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India

On 'Love Jihad,' When India's Patriarchy Mixes With Bad Faith

'Love jihad' is a brutally constructed political agenda combining patriarchal notions of 'our women' and communal notions of 'their men.'

Woman on a train in Karnataka
Woman on a train in Karnataka
Veena Gowda*

There is a part of an old Kannada song that has remained with me throughout my life, the words of which go something like this, "keliddu sullagabahudu, nodiddu sullagabahudu, nidanisi yochisidaaga nijavu thilivudu" (what is heard may be a lie, what is seen may be a lie, one understands the truth only when one thinks through it). I am reminded of this verse more and more in the present political environment. As elections in Karnataka approach, political rhetoric is reaching a crescendo even as citizens' rights and lives are fading away. Somewhere along the line, we have forgotten to pause and think about what is happening around us, and to us — socially and politically.

Dhanyashree, a 20-year-old girl, committed suicide in my hometown of Mudigere, Chikkmagaluru district in Karnataka on January 6. According to media reports, a young man, Santosh, questioned her for associating with a Muslim boy. According to reports, after being questioned over caste and religion while chatting with Santosh on WhatsApp, Dhanyashree had replied that she loves Muslims and how she leads her life is her choice. A screenshot of this private conversation was circulated all over social media by Santosh, clearly to foment trouble against her. Five young men, including leaders of the Bharatiya Janata Party outfit, Yuva Morcha, walked into her home, threatened her and her mother, and accused the girl of "roaming with a Muslim man" and paving the way for "love jihad." The suicide note left behind by Dhanyashree reportedly indicates that pressure from Hindutva groups, threats on social media and a disinclination to live a life as dictated by a few drove her to end it. This is not the first such incident, nor will it be the last.

This male intrusion strangled the girl before the noose ever did.

The response of a BJP leader that their party workers did nothing wrong and were just trying to inform the girl's family of the dangers of "love jihad" reflects not just communal politics but regressive patriarchal intent. He even undermines the mother's complaint by saying that none of the men from the girl's family have accused anyone of harassment. The proponents of Hindutva believe they have the right not only to draw the lakshman rekha, that traditional "red line" on ethical behavior, but also the exclusive privilege to breach it when they so desire. It is this male intrusion that strangled the girl even before the noose did, and the culprits will have to be held accountable.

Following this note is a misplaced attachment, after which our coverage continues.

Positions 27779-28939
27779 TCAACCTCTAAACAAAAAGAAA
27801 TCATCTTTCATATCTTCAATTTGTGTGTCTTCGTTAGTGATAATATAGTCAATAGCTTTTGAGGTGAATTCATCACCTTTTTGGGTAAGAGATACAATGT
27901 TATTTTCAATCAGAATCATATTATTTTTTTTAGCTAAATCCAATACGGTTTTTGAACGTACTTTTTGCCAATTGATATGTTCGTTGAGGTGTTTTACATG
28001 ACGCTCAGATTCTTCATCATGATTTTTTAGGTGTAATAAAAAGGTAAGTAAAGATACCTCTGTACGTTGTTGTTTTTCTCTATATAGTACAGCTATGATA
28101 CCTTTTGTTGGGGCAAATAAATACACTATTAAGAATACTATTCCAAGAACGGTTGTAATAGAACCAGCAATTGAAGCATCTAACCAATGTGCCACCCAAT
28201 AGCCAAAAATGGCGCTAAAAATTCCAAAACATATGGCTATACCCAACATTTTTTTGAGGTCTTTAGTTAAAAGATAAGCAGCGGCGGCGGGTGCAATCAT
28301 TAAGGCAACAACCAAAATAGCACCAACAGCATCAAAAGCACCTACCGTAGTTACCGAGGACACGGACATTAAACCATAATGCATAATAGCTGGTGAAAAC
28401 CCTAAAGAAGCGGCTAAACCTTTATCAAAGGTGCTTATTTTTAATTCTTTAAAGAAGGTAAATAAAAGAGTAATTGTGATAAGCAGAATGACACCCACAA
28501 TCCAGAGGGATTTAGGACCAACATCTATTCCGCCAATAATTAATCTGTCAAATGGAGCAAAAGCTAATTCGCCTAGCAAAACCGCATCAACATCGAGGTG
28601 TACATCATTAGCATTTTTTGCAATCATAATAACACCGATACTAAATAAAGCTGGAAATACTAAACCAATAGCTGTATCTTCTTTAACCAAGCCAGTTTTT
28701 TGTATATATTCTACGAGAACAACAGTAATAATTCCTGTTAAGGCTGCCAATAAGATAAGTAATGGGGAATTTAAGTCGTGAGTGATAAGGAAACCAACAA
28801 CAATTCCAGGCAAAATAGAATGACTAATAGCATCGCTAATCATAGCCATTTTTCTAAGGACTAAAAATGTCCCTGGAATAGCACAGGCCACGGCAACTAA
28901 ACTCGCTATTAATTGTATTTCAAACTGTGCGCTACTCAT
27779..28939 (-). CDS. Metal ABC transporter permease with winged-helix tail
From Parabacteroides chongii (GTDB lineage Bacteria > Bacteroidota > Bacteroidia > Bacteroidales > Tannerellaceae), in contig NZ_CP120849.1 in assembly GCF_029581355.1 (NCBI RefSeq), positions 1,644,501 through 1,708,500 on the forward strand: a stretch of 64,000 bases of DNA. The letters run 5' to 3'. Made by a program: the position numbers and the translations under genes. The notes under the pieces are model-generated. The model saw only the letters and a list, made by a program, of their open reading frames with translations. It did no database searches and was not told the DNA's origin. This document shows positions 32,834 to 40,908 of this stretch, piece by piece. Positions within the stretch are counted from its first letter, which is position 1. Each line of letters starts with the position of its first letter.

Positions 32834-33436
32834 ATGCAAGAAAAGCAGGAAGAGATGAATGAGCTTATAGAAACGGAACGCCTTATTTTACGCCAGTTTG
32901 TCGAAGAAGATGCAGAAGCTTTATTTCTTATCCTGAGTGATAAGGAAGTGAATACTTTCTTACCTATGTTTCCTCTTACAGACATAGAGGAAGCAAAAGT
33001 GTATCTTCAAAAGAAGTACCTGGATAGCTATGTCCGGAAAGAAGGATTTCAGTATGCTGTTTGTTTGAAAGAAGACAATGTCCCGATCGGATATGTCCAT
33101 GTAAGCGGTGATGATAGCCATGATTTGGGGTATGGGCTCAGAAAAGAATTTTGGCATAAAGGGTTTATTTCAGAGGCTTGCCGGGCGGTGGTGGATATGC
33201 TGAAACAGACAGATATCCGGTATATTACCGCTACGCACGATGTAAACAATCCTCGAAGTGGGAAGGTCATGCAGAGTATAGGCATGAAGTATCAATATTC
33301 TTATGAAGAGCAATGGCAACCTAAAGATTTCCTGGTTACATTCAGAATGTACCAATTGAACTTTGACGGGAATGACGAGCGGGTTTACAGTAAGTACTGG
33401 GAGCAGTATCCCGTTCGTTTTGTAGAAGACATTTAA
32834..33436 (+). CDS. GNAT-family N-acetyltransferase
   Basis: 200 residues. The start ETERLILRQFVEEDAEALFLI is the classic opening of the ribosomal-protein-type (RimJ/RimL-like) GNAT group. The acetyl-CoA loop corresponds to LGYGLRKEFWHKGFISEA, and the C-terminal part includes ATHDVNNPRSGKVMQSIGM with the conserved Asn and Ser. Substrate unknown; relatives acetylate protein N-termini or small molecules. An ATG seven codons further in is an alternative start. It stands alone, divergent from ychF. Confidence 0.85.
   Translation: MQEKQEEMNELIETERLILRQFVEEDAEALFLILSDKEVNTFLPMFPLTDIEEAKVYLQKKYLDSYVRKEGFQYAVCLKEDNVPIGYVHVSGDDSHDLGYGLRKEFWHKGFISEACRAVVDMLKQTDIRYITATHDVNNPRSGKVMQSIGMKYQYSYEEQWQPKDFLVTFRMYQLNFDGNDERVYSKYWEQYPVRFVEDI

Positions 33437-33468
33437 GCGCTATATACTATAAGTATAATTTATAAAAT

20-year-old Dhanyashree commited suicide on Jan. 6 — Photo: Twitter

The bogey of "love jihad" is a brutally constructed political agenda combining patriarchal notions of "our women" and how to control them, and communal notions of "their men" and how to deal with them. While the central issue in communal politics is of religious identity and a desired prevalence of the majority community over the minority, communal politics is nothing but another face of patriarchy where women are treated as the property of men, a symbol of community identity who need to be controlled and reined in, where women have no choice in love. Communal politics affects women far more adversely than it affects men. Supporting right-wing religious politics with a fear of the ‘other", as is starkly visible here, exposes women to further oppression by their ‘own" men. In the name of religion and religious identities, a woman just about eligible to vote is forced to end her life even before she casts that vote.